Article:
Chambord View, 2006
What do you do when you finally get to visit a place you’ve wanted to see and photograph since you were in 9th grade French class, only to find the most photogenic parts of it in deep shadow?
Such was my experience visiting Chambord, King Francois I’s 440-room “hunting lodge.” Built over nineteen years during the early 1500s, Chambord is said to be the largest castle in the Loire Valley.
In the 1500s, the government had no fixed base. Wherever the king traveled, his court and government—some 2,000 people—followed. Chambord was a distinctly impractical place to live. Its high ceilings and large windows made heating impractical. Given the itinerant nature of the government, historians believe Chambord may never have had any more than temporary furnishings during Francois’ time.
Still, Chambord is a magnificent place with turrets and towers and the branch of a river re-routed around it. There’s a terrific double helix interior stairway that prevented persons headed up and down from having to work around each other. Though never intended to be a fortress, Chambord must have some sturdy underground spaces because the French government stored many of the treasures of the Louvre and other museums at there during WWII.
But none of this did me any good when I arrived on a bright and beautiful late spring morning. Chambord’s primary façade faces slightly northwest. I have no idea whether there was any intention this siting. But I do know that the deep shadow would made it difficult to take a decent picture of the façade until late afternoon.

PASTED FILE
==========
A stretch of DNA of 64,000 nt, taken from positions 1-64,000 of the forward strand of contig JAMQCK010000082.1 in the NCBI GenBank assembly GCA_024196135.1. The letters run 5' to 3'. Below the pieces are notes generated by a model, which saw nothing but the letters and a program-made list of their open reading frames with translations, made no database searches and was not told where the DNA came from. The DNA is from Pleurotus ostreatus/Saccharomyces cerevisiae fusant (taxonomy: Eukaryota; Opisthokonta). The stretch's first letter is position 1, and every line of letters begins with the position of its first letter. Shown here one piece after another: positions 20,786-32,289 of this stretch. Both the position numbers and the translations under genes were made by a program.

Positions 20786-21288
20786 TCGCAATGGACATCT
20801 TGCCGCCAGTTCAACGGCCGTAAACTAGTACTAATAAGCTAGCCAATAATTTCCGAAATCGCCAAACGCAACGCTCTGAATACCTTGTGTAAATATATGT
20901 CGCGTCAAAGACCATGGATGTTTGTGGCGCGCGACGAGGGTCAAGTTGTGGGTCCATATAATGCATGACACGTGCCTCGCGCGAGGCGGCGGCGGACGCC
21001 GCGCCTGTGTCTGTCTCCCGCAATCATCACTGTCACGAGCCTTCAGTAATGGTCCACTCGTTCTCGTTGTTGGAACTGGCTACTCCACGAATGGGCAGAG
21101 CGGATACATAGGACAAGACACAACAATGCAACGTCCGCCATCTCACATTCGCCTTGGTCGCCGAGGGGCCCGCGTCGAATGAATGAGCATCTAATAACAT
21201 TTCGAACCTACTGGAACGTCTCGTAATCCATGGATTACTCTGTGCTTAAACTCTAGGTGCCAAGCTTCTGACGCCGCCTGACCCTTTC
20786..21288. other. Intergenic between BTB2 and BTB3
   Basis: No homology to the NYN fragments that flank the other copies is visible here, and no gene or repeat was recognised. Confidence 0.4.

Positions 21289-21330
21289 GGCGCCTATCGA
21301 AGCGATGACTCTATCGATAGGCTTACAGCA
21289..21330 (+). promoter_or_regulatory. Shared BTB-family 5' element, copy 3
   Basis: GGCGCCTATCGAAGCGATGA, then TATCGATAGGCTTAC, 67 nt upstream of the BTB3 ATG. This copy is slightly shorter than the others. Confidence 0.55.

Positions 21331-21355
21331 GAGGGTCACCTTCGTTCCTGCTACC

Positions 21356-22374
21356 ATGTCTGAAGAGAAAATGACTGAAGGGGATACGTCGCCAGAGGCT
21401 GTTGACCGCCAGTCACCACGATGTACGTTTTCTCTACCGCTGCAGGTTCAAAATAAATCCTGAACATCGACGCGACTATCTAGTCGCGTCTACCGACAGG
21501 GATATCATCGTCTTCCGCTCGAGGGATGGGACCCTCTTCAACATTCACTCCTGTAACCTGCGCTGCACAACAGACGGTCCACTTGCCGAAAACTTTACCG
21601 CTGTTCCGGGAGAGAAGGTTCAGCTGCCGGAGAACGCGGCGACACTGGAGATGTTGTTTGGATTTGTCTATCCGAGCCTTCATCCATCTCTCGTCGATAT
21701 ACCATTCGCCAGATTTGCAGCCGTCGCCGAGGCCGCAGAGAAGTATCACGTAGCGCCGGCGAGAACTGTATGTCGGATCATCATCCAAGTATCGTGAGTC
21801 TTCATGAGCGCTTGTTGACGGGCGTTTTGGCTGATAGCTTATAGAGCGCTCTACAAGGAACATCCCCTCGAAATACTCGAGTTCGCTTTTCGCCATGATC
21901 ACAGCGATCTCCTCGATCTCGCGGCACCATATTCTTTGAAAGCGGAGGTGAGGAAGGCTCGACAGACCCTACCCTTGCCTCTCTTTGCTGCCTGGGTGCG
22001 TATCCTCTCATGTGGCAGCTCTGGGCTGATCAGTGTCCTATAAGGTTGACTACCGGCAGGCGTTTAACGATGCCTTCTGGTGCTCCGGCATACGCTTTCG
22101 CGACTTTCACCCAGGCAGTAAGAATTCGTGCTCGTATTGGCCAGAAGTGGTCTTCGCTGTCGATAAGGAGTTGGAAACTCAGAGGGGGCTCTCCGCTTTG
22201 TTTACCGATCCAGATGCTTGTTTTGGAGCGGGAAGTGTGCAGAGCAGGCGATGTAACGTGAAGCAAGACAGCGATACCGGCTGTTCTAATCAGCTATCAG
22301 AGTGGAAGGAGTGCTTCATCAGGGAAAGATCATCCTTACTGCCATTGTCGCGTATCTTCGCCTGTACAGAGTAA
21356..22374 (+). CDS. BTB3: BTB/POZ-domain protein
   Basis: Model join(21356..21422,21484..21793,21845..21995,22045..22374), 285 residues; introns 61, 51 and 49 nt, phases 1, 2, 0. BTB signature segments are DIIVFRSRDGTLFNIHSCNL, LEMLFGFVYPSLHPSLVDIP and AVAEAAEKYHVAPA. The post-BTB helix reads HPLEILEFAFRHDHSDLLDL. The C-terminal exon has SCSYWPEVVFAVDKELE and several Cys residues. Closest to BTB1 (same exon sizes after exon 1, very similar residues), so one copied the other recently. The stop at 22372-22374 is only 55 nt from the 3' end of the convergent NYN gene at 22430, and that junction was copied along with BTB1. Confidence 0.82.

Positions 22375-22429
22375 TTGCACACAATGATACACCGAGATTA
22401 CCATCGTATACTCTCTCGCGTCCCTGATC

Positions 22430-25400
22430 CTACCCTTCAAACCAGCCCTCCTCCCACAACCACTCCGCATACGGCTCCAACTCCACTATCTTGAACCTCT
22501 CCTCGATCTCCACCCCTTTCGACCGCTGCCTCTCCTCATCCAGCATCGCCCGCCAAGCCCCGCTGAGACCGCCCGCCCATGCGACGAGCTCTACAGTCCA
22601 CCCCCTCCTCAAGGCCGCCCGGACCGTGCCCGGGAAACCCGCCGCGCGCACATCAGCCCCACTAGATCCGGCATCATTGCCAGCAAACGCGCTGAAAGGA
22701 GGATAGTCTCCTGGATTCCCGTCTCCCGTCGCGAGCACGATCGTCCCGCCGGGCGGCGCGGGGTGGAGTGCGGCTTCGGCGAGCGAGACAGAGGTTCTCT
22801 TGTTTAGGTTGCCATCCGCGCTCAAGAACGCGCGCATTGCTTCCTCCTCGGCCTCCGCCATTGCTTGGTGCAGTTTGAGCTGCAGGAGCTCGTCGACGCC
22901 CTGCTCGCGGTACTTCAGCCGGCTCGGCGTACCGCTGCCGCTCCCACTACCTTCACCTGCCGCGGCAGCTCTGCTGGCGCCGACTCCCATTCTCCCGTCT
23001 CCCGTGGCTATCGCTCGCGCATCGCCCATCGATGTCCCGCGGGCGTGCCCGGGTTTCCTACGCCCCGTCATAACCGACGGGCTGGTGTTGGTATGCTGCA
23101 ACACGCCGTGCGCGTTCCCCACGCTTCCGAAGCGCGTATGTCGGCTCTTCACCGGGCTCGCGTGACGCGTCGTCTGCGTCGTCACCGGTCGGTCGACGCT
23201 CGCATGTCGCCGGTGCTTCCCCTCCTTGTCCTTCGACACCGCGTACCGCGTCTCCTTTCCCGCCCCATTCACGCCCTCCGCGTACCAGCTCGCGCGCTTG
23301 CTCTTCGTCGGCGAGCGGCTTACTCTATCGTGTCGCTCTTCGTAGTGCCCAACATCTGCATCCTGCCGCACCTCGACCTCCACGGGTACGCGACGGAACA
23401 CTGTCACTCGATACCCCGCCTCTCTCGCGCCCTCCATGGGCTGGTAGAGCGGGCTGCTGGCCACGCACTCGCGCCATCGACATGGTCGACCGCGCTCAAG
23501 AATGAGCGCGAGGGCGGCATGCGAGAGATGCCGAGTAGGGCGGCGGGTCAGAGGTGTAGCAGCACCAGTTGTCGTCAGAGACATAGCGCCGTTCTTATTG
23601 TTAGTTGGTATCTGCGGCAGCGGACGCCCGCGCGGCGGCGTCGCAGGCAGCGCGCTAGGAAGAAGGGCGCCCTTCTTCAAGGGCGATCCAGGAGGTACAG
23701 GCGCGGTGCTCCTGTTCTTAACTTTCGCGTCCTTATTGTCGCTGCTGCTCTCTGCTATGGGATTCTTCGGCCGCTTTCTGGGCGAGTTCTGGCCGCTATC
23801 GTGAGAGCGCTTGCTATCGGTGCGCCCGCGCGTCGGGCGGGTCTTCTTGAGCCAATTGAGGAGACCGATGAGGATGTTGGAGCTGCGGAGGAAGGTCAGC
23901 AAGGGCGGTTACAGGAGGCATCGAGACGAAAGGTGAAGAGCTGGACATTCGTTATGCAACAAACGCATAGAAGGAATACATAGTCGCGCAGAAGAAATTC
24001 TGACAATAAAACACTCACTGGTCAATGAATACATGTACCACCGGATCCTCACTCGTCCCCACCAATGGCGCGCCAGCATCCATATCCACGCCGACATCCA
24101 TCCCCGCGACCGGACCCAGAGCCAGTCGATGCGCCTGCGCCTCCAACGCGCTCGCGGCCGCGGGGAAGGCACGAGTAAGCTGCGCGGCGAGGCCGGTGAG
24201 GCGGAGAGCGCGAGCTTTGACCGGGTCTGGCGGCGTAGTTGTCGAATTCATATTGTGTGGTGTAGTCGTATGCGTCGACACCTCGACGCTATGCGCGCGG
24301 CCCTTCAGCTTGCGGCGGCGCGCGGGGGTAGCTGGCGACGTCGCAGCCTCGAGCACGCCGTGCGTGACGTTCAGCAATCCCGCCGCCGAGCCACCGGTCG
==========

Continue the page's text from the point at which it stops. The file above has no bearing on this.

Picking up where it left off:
Only we were scheduled to be somewhere else by late afternoon
I enjoyed the visit Chambord, but was determined to figure some way around the lighting challenge. While standing atop the castle and enjoying the view, I happened to look down and realized that the solution to my quandary was right at my feet.
One of the more interesting photographic tricks I’ve learned through the years is that when the traditional shots of something are too hackneyed or not possible, photographs taken from something can be even more interesting.
Everyone and his brother who ever visited Chambord has probably taken the photograph I’d hoped to take of the castles northeast façade. But it turns out that the shot I made of the chimneys and towers of Chambord, shown above, was much more interesting for having been shot from the castle rather than from the lawn out front.
Chambord Tower, 2006